When I was a kid, I used to think the old guys who took care of their yards were losers. While I was zooming around the neighborhood smoking bowls in my car listening to Bone Thugs-n-Harmony, I thought it was pathetic how homeowners genuinely took pride in their lawns. Surely there was more to life than a new mower, hedge trimmer or edger, I surmised.
But now that I’m in my 30s and have become one of those losers, I’m here to tell you that there isn’t more to life than that.
In fact, it feels awesome to manicure your lawn, tend your garden, and then blow the clippings off of your driveway with a leaf blower upon completion. It makes the iced tea I enjoy in my folding lawn chair post-yardwork taste that much more crisp, the AM talk radio that bellows out of my open garage that much more insightful, and the episodes of “Wheel of Fortune” that I have on DVR for post-lawn enjoyment that much more stirring.
But do you know what does suck about lawn maintenance? Inadequate, cumbersome tools.
I’m not a scientist and the ever-tender 40:1 gas to oil ratio on certain power tools intimidates me. Refilling the fly wheel on a trimmer or edger? Uh, how about I just not use it instead? Mower won’t start after 50-some pulls? I’ll do it tomorrow. As a result, my lawn looked like my bathroom in college; a loose “conflaguration” of unfulfilled good intentions, drowning in questionable, unnamed chunks and fluids.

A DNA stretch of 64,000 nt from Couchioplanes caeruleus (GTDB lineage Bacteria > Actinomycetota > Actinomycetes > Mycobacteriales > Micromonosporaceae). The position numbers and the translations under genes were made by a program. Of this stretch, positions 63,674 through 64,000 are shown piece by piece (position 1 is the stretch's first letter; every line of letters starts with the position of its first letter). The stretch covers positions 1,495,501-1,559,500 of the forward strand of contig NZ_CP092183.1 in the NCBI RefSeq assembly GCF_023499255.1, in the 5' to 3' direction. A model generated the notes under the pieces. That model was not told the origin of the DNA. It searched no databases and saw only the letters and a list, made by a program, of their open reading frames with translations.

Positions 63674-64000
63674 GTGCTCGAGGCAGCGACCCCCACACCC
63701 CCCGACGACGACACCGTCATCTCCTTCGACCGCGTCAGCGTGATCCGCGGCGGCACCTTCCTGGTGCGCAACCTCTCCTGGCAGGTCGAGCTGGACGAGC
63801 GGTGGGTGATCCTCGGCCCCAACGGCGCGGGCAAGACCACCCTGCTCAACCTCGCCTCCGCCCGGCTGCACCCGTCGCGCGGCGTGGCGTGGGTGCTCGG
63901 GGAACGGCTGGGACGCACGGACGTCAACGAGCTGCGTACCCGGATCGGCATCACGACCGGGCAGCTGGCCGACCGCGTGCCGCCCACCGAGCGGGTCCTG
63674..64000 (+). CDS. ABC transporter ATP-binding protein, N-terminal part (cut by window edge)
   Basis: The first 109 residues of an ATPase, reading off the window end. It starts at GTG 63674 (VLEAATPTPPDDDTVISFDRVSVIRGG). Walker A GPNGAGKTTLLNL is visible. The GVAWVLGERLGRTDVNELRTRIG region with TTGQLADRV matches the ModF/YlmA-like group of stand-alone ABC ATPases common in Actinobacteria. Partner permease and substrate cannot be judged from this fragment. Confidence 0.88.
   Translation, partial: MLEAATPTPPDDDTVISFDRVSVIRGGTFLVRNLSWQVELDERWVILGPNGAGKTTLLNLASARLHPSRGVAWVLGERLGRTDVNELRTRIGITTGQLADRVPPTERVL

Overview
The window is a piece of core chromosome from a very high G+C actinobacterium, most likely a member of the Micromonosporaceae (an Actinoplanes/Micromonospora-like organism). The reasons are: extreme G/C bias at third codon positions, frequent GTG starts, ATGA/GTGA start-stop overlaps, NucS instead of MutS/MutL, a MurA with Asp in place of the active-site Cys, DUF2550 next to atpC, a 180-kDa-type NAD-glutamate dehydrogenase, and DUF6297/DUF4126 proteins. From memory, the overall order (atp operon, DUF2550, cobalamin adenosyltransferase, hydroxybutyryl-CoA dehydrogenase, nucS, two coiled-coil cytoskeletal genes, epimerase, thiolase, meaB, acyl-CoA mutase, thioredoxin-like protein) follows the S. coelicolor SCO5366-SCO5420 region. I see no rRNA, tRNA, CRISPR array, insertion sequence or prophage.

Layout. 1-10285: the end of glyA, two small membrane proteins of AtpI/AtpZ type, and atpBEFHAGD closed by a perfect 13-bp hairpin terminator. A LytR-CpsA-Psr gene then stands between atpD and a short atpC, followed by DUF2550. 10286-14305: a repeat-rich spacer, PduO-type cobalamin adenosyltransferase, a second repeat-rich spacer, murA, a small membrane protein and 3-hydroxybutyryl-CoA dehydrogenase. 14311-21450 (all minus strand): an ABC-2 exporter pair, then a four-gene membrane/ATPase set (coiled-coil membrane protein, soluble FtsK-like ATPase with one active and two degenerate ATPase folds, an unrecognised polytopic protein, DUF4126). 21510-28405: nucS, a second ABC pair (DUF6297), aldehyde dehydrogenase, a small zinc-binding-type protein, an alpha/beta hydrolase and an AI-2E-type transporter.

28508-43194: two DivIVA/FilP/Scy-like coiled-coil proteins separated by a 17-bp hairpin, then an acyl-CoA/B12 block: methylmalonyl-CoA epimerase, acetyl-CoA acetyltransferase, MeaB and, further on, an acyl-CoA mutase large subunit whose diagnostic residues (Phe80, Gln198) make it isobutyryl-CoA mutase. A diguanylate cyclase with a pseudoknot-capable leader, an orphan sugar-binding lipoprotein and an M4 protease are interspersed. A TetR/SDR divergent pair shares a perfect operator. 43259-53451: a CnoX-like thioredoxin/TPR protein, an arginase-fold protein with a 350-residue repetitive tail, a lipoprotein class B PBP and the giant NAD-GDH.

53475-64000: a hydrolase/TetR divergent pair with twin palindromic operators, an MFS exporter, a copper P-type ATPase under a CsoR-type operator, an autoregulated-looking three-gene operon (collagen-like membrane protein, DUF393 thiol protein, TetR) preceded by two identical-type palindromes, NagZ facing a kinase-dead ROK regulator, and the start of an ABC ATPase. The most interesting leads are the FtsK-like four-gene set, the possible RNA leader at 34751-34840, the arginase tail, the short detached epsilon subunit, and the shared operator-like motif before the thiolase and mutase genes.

What if outdoor power equipment (OPE) tools were easy to use? What if they were actually enjoyable? What if when you were done, you felt good about yourself and your yard?
The engineers at Kobalt have not only delivered a ground-breaking collection of OPEs, but they’ve done it with empathy in mind.
At their super-secret space bunker facility in North Carolina, Kobalt engineers have tirelessly simulated the plight of the average homeowner in an isolated, controlled environment straight out of the Hunger Games. Unless the design and function of these tools was done to the Kobalt standard, they weren’t allowed to see their families, or use the bathroom. Some were simply killed with the same tools they had a hand in creating.
The entire 40-volt OPE collection was made with the user in mind.
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